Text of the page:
The walk will eventually lead you to the main castle, but not before you have to scan a QR tag given to you at the start, for a surprise that awaits on the facade of the royal landmark.
Tip: The ticket collection counter is a 15-minute walk away from the attraction’s entrance. Don’t forget to collect your tickets first before heading over.
Sakuya Lumina Night Walk
Address: 1-1 Ōsakajō, Chūō-ku, Ōsaka-shi, Ōsaka-fu 540-0002, Japan
Opening hours: 6PM-10PM, Daily (last admission 8:40PM)
Ticket redemption counter
Address: Sakuya Lumina Ticket Counter, JO-TERRACE Osaka, Osaka Castle Park
Opening hours: 3PM-8PM
Book your tickets with Klook for flexible open-dated tickets that allow you to avoid nights with bad weather.
Day 2 – Tottori
4. Get panoramic views of the Tottori shoreline
For a quick getaway from the city, a day trip is in order! Tottori is a mere 3-hour bus ride away from Osaka central and boasts vast views of the Uratomi coastline and the only sand dune in Japan. We booked the day’s adventure with Klook, which provided seamless transport throughout, including pick-up and drop-off.
The cruise is highly dependent on good weather and smooth waves though, so fingers crossed when you’re there. Should the weather gods not come through, you’ll still get to enjoy the spectacular view of the vast blue sea from an observation point.
Seafood lovers, listen up – the lunch included on the tour at the Tottori Sand Dune Restaurant includes 10 different kinds of seafood, from uni to swordfish. Trust us, we exchanged looks of disbelief at how fresh it all was, and it wasn’t just our hunger’s doing either.
One of the freshest chirashi don I’ve ever had
5. Go for a camel ride through sand dunes
Once you’ve polished off your bowl of sashimi, head next door to the Tottori Sand Dunes. Entrance is free, but separate fees apply for activities such as camel-riding and paragliding.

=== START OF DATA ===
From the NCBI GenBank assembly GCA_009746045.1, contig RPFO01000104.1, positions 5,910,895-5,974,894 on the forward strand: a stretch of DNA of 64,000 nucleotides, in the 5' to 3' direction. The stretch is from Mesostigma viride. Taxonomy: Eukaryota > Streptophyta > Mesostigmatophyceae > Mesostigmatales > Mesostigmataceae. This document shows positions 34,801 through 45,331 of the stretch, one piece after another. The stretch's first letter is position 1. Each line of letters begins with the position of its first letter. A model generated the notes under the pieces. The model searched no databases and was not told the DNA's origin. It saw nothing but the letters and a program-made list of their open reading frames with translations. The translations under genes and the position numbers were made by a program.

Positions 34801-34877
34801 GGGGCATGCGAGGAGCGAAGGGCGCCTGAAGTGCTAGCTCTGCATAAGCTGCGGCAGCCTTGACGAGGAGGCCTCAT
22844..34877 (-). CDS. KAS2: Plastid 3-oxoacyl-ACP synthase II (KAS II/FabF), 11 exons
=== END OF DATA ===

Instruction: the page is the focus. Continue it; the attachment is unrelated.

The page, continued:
It’s sand all around, so make sure to dress in comfortable footwear.
You’d best hope lady luck is on your side, since clear skies mean camel rides are available for ¥1300 (~S$16.25)/person, and ¥2500 (~S$31.30) if you’re riding together with a child. Feeling as if you were in Agrabah and having your very own Aladdin moment? Check.
Image credit: @__1ucky
You can also up the ante with a paragliding experience for about ¥8000 (~S$100)/person, but do note that you’d need to set aside at least 3 hours for this.
6. Visit the world’s only indoor sand museum
The tour then took us to The Sand Museum – an open-air exhibition highlighting the world’s most stunning sand sculptures that will put beach sandcastles to shame. The theme for this year’s edition was Travel Around the World in Sand – South Asia, which included intricate sculptures of Indian icons such as Mahatma Gandhi and the Taj Mahal!
Adjust your camera position to capture the sculptures’ 3D effect
The attention to detail is seriously captivating. From every precise marking to the carvings on the buildings, all the sculptures were carefully made to bring out their 3D effect.
You can even attempt making art yourself by sculpting a “Manekineko” cat, with those impeccably made added to the museum grounds after they’re completed.
7. Try over 50 kinds of fish cake exclusive to Tottori prefecture
The fish cake in Tottori is mixed with tofu, and come in a thick slice or ringed in the middle like a mini donut. Tofu Chikuwa no Sato Chimura specialises in these snacks, selling over 50 varieties with samples for you to taste.
Translated to Chikuwa in Japanese, fish cake here range from Kamaboko (fish paste) to Tempura-fried. We say grab a couple of boxes as souvenirs since most of them can’t be found outside the Tottori prefecture.